I know that I am risking the wrath of the entire arts community, and I know I am also at risk of sounding like the classic old-timer ("When I was a young man... "). But when I was a young man we had Merce Cunningham and Martha Graham and Alvin Ailey and George Balanchine and Jerome Robbins. And I am just mentioning a few of the astonishing dance artists working in the 1950s and 1960s. We also had Bernstein and Rodgers and Stravinsky and Rubinstein and Horowitz and Tennessee Williams and...

Today, far more inventiveness can be found in popular entertainment than can be found in the classic arts. The embracing of new technologies and the willingness to try new things seems to have become more the province of rock music and movies than of opera, ballet and theater. We are losing the attention of Americans because we are not producing work that is new, fresh and daring. No wonder so many newspapers are no longer covering the serious arts.

The classical arts have simply not kept up. There is so little work that is new and daring. In an effort to build our audience base we have tried to substitute celebrity for excellence and bigger sets and costumes for insight and true beauty. Stunt casting may increase earned revenue but it doesn't help create a masterpiece. And a $60 million musical, with whiz bang sets, is not necessarily better than a $10 million musical with more modest sets and costumes.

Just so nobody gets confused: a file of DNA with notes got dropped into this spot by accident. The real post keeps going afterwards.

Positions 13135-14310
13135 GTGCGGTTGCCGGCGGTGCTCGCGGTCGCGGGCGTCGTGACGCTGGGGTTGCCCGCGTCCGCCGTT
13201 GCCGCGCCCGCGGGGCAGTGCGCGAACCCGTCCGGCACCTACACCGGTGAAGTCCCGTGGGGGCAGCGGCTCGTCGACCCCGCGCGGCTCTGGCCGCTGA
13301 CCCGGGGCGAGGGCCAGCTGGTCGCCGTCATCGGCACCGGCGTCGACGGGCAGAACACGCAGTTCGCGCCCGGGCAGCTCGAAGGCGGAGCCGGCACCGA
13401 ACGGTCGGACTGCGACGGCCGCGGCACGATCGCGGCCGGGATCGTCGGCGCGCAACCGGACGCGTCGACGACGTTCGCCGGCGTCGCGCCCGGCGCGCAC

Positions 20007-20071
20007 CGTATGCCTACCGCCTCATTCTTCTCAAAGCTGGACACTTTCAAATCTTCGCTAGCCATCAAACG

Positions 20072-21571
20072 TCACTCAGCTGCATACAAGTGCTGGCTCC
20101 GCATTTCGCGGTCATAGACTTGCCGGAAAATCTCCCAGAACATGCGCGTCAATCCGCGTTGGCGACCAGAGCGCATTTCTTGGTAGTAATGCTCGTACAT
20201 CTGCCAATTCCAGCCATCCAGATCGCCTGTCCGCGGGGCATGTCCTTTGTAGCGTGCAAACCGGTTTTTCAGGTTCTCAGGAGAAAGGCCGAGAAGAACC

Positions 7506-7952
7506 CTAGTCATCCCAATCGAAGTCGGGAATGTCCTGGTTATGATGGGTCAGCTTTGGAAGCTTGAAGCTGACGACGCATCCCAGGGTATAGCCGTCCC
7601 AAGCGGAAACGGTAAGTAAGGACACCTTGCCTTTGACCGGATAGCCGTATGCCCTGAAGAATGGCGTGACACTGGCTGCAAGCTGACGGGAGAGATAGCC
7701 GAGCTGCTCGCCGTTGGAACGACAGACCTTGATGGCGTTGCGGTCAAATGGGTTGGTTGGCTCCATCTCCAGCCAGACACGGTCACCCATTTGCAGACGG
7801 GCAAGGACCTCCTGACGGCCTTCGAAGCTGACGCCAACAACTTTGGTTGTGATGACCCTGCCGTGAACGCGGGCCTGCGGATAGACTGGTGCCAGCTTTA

True, we still have among us a few of the greats -- Paul Taylor, Stephen Sondheim, etc. -- who have been producing great art for many decades. But these geniuses cannot be the vanguard for a still young century. And while we do have some amazing younger talents -- Mark Morris, Yo-Yo Ma and Alexei Ratmansky among them -- we need more. Where are the new brilliant voices that astonish, educate and entertain us?

Have we created and documented all we need of art? I don't think so. Is the world short on talent? No, again.

But the institutional nature of our arts ecology, a relatively recent phenomenon, means that groups of people are now more responsible for arts making than the individual. Boards, managers and producing consortia are overly-involved.

And these groups are misbehaving. They are overly-conservative, subject to "group think" and so worried about budgets that they forget that bad art hurts budgets far more than risk-taking does.

It is popular to bemoan the fact that young people spend too much time communicating vapid thoughts on Facebook or Twitter. I think this is unfair to younger people. We in responsible arts positions must give them something to talk about.

from the Huntington Post - Feb. 14th

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Sunday, February 6, 2011

South Delta Jazz Festival 2011

Delta Community Music School will once again be hosting the annual South Delta Jazz Festival and Workshop. Our annual summer jazz workshop will run this year from July 5th - 9th at the Delta Community Music School and Ladner Community Centre.
Our workshop faculty this year will include Dr. Jared Burrows (guitar -Capilano University) Dr. Edward Orgill (saxophone- Westfield State College), Bill Clark (trumpet), Rob Kohler (bass),  Stan Taylor (drums), Brad Muirhead (trombone) and Stephen Robb (clarinet / saxophone).
The program welcomes students of all ages including adults. More information can be found on our website